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This is the first Samsung flash SSD device that is available in retail channels - which becomes obvious after a look at the product. Not only does it have a useful product sticker, which includes information on the firmware version and power requirements, but it also comes in a highly attractive aluminum enclosure, which fits into a standard 2.5" 9.5 mm drive bay. As you an see on the photos, the Samsung flash SSD is a solid state drive that has a sleek design. Let’s hope that the test results live up to the device’s looks.
The I/O performance isn’t stellar, as it is typically behind the results of the Ridata and especially the performance-levels the Mtron drives offer. However, it is still faster than the first-generation UltraATA Flash SSDs from Samsung, and faster than the SanDisk SSD5000. The read transfer rate of 54.5 MB/s is a quick as the results the Ridata drive offers, but it’s far away from the 68 MB/s of the Sandisk and the 94 MB/s of the Ridata drives. Sequential write performance of the 64 GB Samsung SSD stays between 23.9 and 30.4 MB/s, which is comparable to Ridata, but worlds away from Sandisk and Mtron, in particular.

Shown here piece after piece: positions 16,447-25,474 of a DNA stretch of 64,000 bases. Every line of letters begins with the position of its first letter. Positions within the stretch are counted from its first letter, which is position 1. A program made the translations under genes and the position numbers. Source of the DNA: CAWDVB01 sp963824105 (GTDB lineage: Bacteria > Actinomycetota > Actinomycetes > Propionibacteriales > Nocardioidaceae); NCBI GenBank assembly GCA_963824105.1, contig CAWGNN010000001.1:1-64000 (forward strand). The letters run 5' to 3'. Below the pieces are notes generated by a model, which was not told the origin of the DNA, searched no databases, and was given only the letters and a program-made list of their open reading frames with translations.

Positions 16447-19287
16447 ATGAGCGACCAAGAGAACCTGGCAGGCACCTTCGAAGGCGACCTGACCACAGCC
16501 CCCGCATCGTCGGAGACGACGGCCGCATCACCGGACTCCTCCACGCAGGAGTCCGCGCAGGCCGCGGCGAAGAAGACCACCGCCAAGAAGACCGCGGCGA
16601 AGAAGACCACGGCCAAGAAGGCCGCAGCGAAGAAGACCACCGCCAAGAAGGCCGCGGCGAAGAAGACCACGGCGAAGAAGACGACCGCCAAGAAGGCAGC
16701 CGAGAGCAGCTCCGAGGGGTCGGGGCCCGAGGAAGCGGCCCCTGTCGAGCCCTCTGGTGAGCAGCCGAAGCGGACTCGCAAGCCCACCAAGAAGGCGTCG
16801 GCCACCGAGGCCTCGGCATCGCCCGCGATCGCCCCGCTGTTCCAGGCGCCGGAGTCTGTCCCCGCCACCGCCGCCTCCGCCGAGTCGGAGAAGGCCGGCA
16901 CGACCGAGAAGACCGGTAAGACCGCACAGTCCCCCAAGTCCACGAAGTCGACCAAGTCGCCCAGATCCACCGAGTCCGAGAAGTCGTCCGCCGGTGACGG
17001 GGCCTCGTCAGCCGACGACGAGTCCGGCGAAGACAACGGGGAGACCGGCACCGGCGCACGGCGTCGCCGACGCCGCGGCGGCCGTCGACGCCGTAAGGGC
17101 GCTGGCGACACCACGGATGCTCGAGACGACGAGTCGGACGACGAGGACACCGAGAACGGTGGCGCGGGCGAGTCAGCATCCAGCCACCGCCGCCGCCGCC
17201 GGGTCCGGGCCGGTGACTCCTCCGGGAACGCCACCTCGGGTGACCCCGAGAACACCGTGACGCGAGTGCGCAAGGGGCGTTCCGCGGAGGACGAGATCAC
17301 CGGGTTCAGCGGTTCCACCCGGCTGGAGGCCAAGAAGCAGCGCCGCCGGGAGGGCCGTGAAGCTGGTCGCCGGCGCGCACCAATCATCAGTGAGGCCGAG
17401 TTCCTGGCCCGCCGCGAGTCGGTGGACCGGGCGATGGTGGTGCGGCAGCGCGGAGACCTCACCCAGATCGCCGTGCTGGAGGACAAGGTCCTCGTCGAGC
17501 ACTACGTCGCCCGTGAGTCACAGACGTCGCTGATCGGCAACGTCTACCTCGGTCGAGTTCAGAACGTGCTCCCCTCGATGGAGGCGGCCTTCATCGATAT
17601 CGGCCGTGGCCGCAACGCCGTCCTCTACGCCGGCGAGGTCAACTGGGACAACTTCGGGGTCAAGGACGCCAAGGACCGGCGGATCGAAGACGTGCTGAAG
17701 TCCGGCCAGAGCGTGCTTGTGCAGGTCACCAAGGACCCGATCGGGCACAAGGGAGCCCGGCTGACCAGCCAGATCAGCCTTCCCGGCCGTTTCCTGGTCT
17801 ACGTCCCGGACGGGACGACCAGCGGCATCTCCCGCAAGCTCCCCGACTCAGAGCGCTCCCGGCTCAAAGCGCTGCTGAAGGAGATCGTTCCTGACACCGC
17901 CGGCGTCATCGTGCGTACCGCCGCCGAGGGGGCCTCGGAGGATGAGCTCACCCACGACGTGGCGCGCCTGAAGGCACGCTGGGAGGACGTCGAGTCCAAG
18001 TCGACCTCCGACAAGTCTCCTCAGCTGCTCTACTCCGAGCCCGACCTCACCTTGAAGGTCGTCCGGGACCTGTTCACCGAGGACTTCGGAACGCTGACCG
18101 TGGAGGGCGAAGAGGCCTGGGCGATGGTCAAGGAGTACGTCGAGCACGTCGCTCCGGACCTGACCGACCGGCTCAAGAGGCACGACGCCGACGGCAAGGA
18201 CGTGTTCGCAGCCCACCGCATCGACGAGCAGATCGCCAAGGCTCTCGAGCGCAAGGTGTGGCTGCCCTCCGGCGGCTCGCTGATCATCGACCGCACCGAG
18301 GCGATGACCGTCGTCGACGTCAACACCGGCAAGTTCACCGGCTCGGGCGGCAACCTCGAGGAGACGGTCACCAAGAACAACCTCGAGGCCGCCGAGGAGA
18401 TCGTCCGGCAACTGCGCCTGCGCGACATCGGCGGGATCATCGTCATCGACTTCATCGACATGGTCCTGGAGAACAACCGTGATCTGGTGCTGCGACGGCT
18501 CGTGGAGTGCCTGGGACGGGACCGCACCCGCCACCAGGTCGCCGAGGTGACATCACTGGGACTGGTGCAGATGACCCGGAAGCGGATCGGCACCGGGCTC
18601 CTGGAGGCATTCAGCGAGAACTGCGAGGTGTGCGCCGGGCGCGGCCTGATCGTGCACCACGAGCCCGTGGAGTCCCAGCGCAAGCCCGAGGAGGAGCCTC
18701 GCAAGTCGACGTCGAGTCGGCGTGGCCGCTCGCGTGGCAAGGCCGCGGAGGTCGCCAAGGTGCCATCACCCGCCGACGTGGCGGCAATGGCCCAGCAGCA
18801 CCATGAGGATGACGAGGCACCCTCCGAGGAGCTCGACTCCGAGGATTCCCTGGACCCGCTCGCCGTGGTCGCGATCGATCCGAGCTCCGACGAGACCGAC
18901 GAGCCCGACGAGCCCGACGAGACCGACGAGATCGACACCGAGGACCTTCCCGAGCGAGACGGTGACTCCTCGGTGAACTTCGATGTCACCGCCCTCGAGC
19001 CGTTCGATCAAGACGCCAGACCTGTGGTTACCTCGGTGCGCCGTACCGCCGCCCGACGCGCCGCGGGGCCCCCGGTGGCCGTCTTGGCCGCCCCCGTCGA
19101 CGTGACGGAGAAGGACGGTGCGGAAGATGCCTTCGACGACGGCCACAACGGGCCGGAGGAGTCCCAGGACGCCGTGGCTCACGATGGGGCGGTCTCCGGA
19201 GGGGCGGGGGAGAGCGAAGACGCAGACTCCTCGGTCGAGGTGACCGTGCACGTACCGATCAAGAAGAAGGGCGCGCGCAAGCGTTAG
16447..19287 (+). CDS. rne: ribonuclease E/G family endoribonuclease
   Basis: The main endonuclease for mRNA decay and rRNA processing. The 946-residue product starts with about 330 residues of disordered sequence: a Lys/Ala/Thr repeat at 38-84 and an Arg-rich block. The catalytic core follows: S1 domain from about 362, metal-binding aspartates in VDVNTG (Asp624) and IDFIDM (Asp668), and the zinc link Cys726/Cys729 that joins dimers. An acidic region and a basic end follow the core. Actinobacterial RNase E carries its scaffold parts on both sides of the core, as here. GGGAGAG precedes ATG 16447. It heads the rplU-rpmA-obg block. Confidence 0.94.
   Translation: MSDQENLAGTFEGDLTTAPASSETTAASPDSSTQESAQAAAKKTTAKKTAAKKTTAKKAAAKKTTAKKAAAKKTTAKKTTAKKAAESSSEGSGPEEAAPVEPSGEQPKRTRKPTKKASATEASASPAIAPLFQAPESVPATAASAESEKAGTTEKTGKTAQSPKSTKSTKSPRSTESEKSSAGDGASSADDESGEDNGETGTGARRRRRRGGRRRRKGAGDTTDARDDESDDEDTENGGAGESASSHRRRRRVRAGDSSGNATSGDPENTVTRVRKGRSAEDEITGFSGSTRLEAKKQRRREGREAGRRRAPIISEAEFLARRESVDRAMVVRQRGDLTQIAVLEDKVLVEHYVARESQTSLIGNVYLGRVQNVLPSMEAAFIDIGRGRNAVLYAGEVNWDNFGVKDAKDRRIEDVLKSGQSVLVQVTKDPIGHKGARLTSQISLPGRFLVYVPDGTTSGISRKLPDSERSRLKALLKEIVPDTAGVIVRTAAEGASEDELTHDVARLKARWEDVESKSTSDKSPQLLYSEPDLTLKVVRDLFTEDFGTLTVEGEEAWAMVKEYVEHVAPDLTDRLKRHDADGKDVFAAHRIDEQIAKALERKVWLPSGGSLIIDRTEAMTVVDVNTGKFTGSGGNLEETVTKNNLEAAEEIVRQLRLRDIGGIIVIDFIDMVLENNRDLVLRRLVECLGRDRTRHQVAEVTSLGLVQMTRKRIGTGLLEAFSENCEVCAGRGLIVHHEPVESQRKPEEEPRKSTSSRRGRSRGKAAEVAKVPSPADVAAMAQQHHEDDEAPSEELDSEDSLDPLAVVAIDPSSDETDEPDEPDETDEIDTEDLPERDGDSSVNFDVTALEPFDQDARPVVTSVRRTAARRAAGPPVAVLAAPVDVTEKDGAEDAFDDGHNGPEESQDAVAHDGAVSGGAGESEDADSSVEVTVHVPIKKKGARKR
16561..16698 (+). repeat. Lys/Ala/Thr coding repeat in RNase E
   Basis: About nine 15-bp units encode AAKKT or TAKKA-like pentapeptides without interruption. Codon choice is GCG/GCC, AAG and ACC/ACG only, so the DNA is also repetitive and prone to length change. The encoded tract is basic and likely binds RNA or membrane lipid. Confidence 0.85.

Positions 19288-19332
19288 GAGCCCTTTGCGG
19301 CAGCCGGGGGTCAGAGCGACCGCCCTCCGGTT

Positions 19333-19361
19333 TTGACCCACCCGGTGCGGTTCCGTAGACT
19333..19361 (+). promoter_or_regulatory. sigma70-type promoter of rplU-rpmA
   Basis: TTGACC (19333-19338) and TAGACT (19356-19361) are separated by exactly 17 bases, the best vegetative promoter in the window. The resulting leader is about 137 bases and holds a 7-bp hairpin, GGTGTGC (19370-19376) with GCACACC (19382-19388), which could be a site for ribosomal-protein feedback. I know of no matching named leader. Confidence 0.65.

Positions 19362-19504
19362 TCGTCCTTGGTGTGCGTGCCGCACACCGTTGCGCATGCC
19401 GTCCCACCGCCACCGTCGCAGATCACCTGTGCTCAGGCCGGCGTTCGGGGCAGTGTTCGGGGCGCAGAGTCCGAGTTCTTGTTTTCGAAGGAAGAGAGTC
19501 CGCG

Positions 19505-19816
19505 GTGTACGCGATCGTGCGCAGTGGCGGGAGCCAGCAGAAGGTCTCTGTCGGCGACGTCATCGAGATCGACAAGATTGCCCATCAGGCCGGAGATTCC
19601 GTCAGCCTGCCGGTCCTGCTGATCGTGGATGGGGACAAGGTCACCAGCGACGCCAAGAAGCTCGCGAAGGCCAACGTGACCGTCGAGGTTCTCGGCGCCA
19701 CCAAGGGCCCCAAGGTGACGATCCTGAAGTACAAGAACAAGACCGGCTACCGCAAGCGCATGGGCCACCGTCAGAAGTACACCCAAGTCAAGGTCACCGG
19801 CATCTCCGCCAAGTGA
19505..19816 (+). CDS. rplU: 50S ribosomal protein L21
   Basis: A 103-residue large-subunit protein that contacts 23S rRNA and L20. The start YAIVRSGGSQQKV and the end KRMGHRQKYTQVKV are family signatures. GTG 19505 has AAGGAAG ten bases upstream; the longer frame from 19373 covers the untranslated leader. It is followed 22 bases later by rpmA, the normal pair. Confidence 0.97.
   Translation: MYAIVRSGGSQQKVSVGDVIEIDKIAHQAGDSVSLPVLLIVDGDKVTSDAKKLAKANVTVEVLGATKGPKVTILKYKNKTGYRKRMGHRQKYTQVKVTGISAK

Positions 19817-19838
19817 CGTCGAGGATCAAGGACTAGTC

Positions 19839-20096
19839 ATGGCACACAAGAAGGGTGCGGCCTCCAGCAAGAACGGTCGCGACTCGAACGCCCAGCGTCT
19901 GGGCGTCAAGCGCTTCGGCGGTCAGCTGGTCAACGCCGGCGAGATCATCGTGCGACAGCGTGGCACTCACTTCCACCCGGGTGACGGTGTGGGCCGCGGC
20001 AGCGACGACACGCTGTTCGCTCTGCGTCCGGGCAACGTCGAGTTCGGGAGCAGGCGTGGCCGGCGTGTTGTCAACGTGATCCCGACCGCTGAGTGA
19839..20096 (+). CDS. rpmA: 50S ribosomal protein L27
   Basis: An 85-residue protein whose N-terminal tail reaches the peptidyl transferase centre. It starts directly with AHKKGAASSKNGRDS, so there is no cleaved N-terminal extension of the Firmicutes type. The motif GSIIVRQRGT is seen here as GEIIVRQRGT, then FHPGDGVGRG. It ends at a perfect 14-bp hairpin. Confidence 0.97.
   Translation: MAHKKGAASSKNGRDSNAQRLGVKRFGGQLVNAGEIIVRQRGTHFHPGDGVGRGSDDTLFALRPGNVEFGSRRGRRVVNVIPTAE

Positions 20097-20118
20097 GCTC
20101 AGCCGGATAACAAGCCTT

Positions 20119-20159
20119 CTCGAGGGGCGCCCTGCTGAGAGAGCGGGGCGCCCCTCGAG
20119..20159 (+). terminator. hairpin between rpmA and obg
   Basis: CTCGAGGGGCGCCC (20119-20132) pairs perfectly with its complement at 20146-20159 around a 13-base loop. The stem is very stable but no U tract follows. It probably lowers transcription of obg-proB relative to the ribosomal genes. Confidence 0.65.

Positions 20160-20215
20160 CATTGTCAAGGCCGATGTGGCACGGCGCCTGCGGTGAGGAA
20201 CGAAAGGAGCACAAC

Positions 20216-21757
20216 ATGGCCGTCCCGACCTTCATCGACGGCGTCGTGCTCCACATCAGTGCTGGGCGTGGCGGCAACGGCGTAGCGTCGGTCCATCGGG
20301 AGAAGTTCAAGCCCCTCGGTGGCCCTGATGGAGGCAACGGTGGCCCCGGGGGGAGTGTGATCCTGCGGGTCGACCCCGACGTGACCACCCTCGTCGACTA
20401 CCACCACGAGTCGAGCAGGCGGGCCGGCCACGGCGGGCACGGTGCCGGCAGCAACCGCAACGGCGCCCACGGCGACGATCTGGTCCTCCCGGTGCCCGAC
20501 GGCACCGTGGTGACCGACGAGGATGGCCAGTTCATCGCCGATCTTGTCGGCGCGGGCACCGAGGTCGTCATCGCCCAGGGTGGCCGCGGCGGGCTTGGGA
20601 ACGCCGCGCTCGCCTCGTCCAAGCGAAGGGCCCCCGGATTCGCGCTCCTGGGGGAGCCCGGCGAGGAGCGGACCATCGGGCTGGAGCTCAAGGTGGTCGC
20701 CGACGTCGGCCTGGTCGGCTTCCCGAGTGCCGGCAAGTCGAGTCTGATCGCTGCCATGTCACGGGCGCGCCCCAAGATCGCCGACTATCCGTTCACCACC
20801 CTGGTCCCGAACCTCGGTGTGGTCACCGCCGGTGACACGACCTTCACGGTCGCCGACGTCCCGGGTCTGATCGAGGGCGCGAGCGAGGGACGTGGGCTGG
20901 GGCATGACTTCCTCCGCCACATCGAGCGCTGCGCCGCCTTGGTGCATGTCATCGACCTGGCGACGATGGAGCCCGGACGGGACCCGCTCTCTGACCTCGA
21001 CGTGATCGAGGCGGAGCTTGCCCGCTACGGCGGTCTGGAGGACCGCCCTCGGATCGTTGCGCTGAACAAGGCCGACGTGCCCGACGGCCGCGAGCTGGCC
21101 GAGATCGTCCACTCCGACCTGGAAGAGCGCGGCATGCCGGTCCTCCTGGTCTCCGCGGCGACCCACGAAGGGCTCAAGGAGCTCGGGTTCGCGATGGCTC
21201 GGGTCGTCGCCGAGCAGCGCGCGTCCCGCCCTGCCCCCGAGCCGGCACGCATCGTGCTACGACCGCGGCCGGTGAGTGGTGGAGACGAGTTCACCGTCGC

Samsung’s 64 GB Flash SSD provides data for Windows XP startup at twice the speed as the WD Raptor WD1500. But it is still slower than SanDisk and Mtron. However, it did very well in our test for the launch time of Adobe Photoshop CS3, which at 5.8 seconds was almost as quick as the Mtron Flash SSD. Ridata takes 7.5 seconds for this task, while the WD Raptor requires 9.3 seconds.
Samsung did well in our power-consumption tests. Its idle power of 0.9 W equals the power requirement of an average 5,400 RPM 2.5" drive, but the maximum power requirement of 1.5 W is only half of what mechanical hard drives require. Mtron requires twice the power of an 64 GB Samsung drive, but Sandisk is a whopping 50% more efficient while it offers more performance in most benchmarks.